HFSP Nakasone Award
The HFSP Nakasone Award for Frontier Research
2018 HFSP Nakasone Award
The idea for the establishment of the prestigious HFSP Nakasone Award was proposed in Tokyo in July 2009 during the HFSP 20th anniversary celebrations in the presence of former Prime Minister Nakasone. The award honours the vision of former Prime Minister Nakasone for his efforts to launch a program of support for international collaboration and to foster early career scientists in a global context. Mr. Nakasone presented the idea of HFSP at the G7 economic summit in Venice in 1987 and, after an intense phase of preparation, the International Human Frontier Science Program Organization was established in Strasbourg, France in the autumn of 1989 to implement the Program. Since then it has supported approximately 6000 scientists from 70 countries, 26 of whom have gone on to win the Nobel Prize.
The HFSP Nakasone Award is designed to honour scientists who have undertaken frontier-moving research in biology, encompassing conceptual, experimental or technological breakthroughs. Both senior and junior scientists are eligible and peer-recognised excellence is the major criterion for selection. However, the jury will pay particular attention to recent breakthroughs by younger scientists.
The awardee(s) will receive an unrestricted research grant of USD 10,000, a medal and a personalised certificate. The award ceremony will be held at the annual HFSP Awardees Meeting, where the awardee will deliver the HFSP Nakasone Lecture. The prize is open to all scientists, not only those who have received funding within the HFSP.
Proposers should take into account the following points when choosing nominees:
The award is for scientific excellence of a clearly defined discovery or series of discoveries in basic life sciences research, in accord with HFSPO’s mission to support basic research into the “complex mechanisms of living organisms”. Areas have traditionally ranged from molecular and cellular approaches to biological functions to systems neuroscience including cognitive functions. However, all levels of complexity involving mechanisms of biological phenomena or the interactions between organisms will be considered.
The discovery or discoveries shall:
- be frontier contributions to knowledge in the life sciences
- have resulted in a notable conceptual breakthrough that has had significant consequences for scientists throughout the world
- be identifiable via (a) specific publication(s).
The award is not for life-time achievement.
This is an open award, not restricted to HFSPO funded scientists and there are no restrictions on who may be nominated. However, HFSPO has a focus on early career scientists through its Fellowships and Research Grants funding programs and so nominations of scientists who have achieved a recent significant breakthrough at an early stage of their careers are especially encouraged.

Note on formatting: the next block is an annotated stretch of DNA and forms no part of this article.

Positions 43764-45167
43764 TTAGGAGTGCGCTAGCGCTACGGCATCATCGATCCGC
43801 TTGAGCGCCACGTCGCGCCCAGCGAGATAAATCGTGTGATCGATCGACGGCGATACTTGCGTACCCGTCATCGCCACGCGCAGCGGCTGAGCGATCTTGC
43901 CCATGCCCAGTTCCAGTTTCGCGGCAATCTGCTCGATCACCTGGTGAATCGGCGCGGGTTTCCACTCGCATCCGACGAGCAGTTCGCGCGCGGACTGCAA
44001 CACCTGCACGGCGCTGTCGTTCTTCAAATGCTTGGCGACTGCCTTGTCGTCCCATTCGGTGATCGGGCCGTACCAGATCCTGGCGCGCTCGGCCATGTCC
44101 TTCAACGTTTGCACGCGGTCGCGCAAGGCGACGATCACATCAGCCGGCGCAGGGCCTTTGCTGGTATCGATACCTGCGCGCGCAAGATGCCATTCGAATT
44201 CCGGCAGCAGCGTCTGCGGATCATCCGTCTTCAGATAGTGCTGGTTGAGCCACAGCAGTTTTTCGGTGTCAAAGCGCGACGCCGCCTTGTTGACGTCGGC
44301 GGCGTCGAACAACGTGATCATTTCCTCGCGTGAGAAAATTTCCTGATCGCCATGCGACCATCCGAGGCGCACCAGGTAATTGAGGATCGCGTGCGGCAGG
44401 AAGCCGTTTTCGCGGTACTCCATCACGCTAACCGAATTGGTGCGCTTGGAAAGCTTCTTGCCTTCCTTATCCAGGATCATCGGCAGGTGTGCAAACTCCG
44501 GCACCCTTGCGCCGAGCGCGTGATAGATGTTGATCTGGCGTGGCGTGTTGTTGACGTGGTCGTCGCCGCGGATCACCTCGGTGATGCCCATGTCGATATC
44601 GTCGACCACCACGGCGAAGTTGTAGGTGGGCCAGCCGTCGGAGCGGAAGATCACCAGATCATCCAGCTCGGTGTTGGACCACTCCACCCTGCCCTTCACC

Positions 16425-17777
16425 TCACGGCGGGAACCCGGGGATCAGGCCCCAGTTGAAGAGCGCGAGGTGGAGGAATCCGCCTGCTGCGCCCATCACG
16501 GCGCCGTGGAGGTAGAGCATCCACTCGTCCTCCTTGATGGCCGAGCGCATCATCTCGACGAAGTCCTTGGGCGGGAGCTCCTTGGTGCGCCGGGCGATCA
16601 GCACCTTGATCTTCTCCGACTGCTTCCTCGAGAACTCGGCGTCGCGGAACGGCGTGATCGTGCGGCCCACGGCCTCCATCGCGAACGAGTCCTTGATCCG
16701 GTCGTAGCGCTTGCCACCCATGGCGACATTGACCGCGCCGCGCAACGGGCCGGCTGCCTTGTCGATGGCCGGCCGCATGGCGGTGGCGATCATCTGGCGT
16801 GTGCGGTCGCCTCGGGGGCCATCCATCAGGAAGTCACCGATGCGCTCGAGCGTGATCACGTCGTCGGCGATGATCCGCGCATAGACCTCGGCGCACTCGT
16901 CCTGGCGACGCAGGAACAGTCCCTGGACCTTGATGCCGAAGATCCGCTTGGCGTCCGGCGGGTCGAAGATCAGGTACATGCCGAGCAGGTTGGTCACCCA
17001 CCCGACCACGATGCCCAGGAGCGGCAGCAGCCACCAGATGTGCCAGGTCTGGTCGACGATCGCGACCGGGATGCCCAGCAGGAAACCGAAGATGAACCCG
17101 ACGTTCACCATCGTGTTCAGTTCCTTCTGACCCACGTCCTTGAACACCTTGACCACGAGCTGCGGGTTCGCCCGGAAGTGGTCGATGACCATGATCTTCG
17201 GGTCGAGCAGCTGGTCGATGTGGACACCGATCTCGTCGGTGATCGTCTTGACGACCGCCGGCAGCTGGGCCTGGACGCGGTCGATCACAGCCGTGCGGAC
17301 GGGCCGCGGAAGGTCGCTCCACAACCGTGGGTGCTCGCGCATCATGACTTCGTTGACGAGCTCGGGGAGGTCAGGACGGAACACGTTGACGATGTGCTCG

Both the nomination and the nominees may be from any country.
Up to three scientists may be jointly nominated for and share the Nakasone Award. These scientists should be co-authors on breakthrough publications or collaborators of key discoveries. Separate nominees for the same breakthrough will not be considered.
Self-nominations are not accepted.
Coordinated multiple nominations for a candidate(s) will be considered as a single nomination. While nominations for a scientist may be submitted by several different parties, there is no advantage to submitting several nominations for the same person. Multiple nominations will be merged for the purpose of the review.
Members of the HFSPO Board of Trustees and Council of Scientists are not eligible for nomination and may not nominate candidates in order to avoid a perception of conflict of interest. The current members may be consulted here: Board of Trustees; Council of Scientists.
Experimental, conceptual and technological contributions are all eligible.
2017 David Julius from the University of California San francisco, USA for his discovery of the molecular mechanism of thermal sensing in animals.
2016 Emmanuelle Charpentier from the Max Planck Institute for Infection Biology in Berlin, Germany and Jennifer Doudna from the University of California at Berkeley, USA for their groundbreaking work on the CRISPR-Cas 9 system.
2015 James Collins from Boston University, USA for his innovative work on synthetic gene networks and programmable cells.
2014 Uri Alon from the Weizmann Institute of Science, Israel for his groundbreaking work on network motifs.
2013 Stephen Quake from Stanford University, USA for his pioneering work advancing biological measurement techniques.
2012 Gina Turrigiano from Brandeis University, Waltham, USA for introducing the concept of homeostatic synaptic plasticity.
2011 Michael Elowitz from the California Institute of Technology, USA for his key studies on gene expression noise.
2010 Karl Deisseroth from Stanford University, USA for his pioneering work on the application of microbial opsins as "optogenetic" tools in neurobiology.